Miller-Uibo wins the 200m in Monaco

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Shaunae Miller-Uibo (file photo)

By BRENT STUBBS

Senior sports journalist

[email protected]

IN a big test as she prepares to secure the medal that has eluded her so far at the Olympics, Shaunae Miller-Uibo had enough room to bring back two of her rivals to win the women’s 200 meters in the EBS Herculis meeting in Monaco.

In the 48th Bahamas Independence Day celebrations this weekend, the reigning Olympic 400m champion claimed victory in the Wanda Diamond League encounter against Jamaican 100m world champion Shelly-Ann Fraser-Pryce and Marie-Josee Ta Lou from Côte d’Ivoire.

While Miller-Uibo, who chose to focus on the 200m in Tokyo, won the race in 22.23 seconds, Ta Lou was second in 22.25 with Fraser-Pryce in 22.48.

Fraser-Pryce, 34, now “Mother Rocket” as she continues her gallant comeback since giving birth in 2017, used her precocious speed to take the lead in the turn with 32-year-old Ta Lou in tow. As usual in the majority of his races, Miller-Uibo came off the curve in third place and had enough strength in his imposing 6-foot-1 frame to cut through the leaders.

With about 30 yards to go, Miller-Uibo, running in lane seven, was able to catch Fraser-Pryce in jer inside lane five. Using his size to his advantage, Miller-Uibo managed to beat Ta Lou to the line.

“We’re focused on the 200m right now and I want something new,” said Miller-Uibo. “We are starting the race so that we can get back into the best possible shape before Tokyo. “

Miller-Uibo was referring to his return to the international stage after suffering a minor injury a few weeks ago. She succeeded by doubling the 200m and 400m at the Bahamas Association of Sports Associations national championships. However, on July 6 in Hungary, she suffered her first loss in the 200m since 2019 when she was beaten by Jamaican Shericka Jackson. .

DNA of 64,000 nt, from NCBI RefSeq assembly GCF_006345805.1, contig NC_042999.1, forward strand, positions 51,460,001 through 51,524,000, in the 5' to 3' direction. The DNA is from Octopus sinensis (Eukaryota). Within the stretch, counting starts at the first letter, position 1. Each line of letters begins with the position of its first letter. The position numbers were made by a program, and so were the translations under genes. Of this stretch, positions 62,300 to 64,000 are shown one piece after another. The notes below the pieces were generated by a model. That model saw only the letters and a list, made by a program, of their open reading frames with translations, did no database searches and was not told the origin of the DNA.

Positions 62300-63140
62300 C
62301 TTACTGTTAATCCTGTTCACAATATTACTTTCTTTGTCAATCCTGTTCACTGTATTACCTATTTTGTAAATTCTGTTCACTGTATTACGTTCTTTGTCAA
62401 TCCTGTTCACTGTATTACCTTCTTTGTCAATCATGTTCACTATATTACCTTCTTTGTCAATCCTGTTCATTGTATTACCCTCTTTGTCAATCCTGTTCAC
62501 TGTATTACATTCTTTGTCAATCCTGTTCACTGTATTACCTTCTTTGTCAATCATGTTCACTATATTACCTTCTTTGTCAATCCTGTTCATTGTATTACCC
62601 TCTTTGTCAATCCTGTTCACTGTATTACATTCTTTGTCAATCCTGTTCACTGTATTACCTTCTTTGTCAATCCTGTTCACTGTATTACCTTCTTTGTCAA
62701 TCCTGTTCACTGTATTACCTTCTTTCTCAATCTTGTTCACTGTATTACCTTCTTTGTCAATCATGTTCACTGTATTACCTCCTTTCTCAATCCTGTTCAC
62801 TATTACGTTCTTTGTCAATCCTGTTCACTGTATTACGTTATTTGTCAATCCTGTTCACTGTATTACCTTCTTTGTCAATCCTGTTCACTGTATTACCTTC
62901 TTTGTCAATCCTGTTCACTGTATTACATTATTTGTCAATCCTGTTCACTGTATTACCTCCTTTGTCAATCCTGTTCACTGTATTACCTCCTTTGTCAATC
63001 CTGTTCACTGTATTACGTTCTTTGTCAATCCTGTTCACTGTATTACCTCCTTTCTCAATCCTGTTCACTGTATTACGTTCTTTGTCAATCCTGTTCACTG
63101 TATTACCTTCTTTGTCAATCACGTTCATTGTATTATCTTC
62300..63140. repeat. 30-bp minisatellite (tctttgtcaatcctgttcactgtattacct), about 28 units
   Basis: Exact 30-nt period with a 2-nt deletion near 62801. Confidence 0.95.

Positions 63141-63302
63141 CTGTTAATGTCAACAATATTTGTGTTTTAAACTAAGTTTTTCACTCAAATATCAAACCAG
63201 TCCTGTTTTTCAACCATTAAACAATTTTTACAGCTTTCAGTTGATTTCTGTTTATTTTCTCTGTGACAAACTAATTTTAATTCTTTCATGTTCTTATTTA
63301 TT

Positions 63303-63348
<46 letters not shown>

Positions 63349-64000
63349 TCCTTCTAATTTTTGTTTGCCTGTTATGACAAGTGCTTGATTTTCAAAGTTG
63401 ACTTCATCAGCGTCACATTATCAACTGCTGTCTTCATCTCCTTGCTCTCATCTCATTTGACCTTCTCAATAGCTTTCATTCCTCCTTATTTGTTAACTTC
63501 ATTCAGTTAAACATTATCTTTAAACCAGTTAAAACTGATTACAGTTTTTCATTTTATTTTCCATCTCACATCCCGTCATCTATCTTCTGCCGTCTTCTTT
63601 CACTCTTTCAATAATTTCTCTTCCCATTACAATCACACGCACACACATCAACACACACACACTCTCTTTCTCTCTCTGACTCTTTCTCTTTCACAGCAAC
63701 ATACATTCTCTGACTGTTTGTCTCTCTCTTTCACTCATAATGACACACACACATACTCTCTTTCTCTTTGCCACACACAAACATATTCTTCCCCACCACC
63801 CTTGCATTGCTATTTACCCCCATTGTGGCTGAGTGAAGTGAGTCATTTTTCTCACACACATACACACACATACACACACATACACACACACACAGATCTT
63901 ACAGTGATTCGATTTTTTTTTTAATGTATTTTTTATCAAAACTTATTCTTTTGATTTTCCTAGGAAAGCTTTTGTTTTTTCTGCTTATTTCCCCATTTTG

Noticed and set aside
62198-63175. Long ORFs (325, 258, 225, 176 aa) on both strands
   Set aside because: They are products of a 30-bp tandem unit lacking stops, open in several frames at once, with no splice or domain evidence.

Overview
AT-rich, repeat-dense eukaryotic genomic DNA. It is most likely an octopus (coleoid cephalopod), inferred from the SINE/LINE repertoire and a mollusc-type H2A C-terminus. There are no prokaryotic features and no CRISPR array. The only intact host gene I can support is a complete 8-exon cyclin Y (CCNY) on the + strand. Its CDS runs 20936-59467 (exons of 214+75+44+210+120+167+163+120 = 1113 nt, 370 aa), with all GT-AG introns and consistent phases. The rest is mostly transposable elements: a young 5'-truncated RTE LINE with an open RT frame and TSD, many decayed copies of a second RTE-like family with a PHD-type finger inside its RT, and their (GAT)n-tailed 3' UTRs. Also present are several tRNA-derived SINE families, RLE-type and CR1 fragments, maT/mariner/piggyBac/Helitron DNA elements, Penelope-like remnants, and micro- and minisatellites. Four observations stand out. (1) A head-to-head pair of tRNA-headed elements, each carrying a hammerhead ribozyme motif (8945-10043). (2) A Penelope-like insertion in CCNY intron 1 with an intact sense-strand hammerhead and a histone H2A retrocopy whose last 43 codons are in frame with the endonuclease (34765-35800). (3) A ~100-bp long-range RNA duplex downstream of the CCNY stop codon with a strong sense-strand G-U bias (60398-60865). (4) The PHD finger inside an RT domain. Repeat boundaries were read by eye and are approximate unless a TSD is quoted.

In this race, Miller-Uibo attempted a comeback, but Jackson was too far behind. Jackson, 26, won in 21.96 and Miller-Uibo was second in 22.15.

There was no doubt that Miller-Uibo was determined not to let history repeat itself as she built up enough energy to return to victory on Friday.

“The girls are having a good time right now, but there’s nothing I love more than the big competition,” Miller-Uibo said in response to the pre-Olympics step. “The current level that we are seeing there is very motivating and I am very happy to see women at the top of the sport now and making the headlines.”

There is no doubt that when the games take place from July 23 to August 8, Miller-Uibo is hoping his performance will keep him in the spotlight.

Miller-Uibo, 27, comes out of her defeat in the last major global competition at the World Championships in Doha, Qatar, where she was beaten by Bahraini Salwa Eid Naser, who has since been suspended for not s be made available for doping tests, the Athletics Integrity Unit ruled last year.

Naser, 23, won the world title in October, finishing in 48.14 seconds – the fastest time of any woman since 1985. Her victory ended a 25-month winning streak for Miller-Uibo , who won silver despite an impressive national and regional run. record 48.37.

Miller-Uibo is heading to Tokyo currently ranked second in the world behind Britain’s Dana Asher Smith.

Jamaican Elaine Thompson-Herah is No. 3, Switzerland’s Mujunga Kambundji fourth and Jackson fifth.

In the 400m, Miller-Uibo is also ranked No.2 with Naser topping the list, Jamaican Stephanie Ann McPherson, Jackson fourth and Poland’s Justyna Swiety-Ersetic completing the top five.


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